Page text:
• Moreby Hall
  • Moreby Hall

Moreby Hall

An interior of Moreby Hall in Yorkshire; in the center of the wall a large open fireplace with paintings above; to the left a seated figure; signed with butterfly at lower left.
Maker nationality and date
Watercolor on paper
H x W: 19.5 x 28.3 cm (7 11/16 x 11 1/8 in)
Credit Line
Gift of Charles Lang Freer
Object Number
Production location
England, Yorkshire, East Riding
Figure; Interior
Blue-black butterfly in lower left corner
Exhibition History
Dowdeswell and Dowdeswell, "Notes"—"Harmonies"—"Nocturnes", May 1884
Royal Scottish Academy, 78th Exhibition of the Royal Scottish Academy of Painting, Sculpture, and Architecture, Spring or Autumn of 1904
Palais de l'École des Beaux-Art, Exposition des Oeuvres de James McNeill Whistler, May 1905
Selected Curatorial Remarks

1. Glazer, Jacobson, McCarthy, Roeder, wall label, 2019:
Whistler's domestic interiors often convey a sense of intimacy or capture a private moment. An early work in this vein is Harmony in Green and Rose: The Music Room (1860-61), an oil painting of his half-sister (playing a hidden piano), his niece, and a family friend. Twenty years later he returned to the theme in his watercolors.

He frequently depicted his model and longtime companion Maud Franklin, recognizable by her auburn hair, in quiet moments at home. Several compositions contain suggestions of an unseen person – perhaps the artist himself – by including a hat on the bed or an empty chair.

2. Katherine Roeder, 2018:
Moreby Hall must have been painted after JMW's fall 1881 watercolor supply purchase and prior to the 1884 Dowdeswell exhibition.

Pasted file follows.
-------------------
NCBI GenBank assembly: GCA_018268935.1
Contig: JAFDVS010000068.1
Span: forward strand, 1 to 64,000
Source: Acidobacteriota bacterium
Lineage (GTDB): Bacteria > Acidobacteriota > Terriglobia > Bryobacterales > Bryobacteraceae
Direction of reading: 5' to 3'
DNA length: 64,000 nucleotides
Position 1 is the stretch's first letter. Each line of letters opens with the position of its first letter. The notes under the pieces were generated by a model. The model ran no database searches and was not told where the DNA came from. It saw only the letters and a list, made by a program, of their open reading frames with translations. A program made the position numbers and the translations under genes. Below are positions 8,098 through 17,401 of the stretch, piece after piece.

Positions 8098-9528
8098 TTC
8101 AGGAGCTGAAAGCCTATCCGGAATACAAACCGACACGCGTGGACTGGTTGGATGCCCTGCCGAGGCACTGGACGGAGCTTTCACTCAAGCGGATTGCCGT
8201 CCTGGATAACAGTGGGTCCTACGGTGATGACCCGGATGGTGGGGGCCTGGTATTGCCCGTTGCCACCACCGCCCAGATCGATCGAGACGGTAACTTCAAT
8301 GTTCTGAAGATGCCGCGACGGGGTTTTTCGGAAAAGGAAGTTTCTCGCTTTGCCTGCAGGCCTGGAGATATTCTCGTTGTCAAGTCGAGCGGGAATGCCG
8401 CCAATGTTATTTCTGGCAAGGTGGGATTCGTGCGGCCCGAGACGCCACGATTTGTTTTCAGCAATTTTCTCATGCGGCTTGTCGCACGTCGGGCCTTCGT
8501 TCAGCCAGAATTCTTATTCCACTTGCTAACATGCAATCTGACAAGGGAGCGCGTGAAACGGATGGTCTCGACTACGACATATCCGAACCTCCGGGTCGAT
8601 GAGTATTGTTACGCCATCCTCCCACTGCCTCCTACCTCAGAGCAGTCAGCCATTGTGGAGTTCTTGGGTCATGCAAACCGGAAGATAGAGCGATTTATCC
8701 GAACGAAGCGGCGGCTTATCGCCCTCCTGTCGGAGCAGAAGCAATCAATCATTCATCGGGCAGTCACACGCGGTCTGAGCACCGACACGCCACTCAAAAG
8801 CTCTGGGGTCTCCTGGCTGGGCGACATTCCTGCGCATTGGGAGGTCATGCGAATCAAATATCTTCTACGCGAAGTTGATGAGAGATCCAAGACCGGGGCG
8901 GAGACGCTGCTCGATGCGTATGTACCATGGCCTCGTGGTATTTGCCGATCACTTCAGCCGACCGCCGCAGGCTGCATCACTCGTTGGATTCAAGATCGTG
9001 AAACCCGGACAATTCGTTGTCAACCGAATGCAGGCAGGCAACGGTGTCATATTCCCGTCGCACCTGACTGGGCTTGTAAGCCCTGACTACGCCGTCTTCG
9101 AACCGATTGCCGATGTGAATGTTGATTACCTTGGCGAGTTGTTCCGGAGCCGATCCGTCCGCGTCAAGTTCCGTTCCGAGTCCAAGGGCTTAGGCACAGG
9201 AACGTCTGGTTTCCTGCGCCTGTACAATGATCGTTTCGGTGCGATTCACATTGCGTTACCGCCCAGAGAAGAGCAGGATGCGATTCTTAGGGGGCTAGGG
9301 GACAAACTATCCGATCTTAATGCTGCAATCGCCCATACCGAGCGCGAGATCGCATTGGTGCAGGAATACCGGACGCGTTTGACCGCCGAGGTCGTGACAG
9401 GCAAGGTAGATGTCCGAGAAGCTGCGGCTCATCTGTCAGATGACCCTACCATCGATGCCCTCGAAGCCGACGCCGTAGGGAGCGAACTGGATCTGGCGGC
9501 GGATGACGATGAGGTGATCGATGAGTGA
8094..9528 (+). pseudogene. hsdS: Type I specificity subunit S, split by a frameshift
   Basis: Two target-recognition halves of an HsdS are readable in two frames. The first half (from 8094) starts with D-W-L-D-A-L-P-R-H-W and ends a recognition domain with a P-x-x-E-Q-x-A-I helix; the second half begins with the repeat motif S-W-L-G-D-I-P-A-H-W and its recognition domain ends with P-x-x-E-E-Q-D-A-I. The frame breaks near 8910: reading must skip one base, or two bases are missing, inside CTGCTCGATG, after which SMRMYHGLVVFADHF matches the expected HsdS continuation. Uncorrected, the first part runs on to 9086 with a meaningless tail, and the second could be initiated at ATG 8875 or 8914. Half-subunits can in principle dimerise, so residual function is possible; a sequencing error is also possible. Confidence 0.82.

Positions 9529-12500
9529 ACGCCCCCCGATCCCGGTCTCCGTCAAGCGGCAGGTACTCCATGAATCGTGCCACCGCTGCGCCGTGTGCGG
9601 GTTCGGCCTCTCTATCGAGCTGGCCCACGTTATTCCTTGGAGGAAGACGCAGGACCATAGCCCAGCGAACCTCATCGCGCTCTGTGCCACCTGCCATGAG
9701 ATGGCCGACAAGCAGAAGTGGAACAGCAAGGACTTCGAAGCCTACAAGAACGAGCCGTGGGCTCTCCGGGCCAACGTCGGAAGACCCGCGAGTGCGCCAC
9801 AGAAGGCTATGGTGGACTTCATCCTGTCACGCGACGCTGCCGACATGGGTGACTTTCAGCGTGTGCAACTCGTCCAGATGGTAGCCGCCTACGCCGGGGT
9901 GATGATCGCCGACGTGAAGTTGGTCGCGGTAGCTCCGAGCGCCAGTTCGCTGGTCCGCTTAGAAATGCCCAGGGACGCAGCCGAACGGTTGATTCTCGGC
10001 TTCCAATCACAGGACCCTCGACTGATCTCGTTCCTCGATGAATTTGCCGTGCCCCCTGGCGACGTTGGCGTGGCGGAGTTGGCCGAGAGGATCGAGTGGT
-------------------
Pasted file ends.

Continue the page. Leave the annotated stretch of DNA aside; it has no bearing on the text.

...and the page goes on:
Selected Published References
1. Curry: James McNeill Whistler at the Freer Gallery of Art, Pg. 199
Moreby Hall is located just south of York in the East Riding of Yorkshire. The house was built from 1818 to 1831 in the "Tudor-Elizabethan" style and is "grander inside than outside." The scale of the interior is quite large for the size of the house. Moreby Hall is noted for several features, including a central hall lit from above and a long gallery that ran the entire length of the building. Whistler may have chosen one of these two parts of the house for his interior view. The watercolor captures the comfortable yet imposing atmosphere of Victorian houses with their eclectic mixtures of old-master paintings, fine porcelains, overstuffed furniture, and interesting weekend guests, one of whom must have been Whistler.
Catalogue Raisonne number
MacDonald Catalogue number
Previous owner(s)
John James Cowan (C.L. Freer source) (1846-1936)
Charles Lang Freer (1854-1919)
CC0 - Creative Commons (CC0 1.0)
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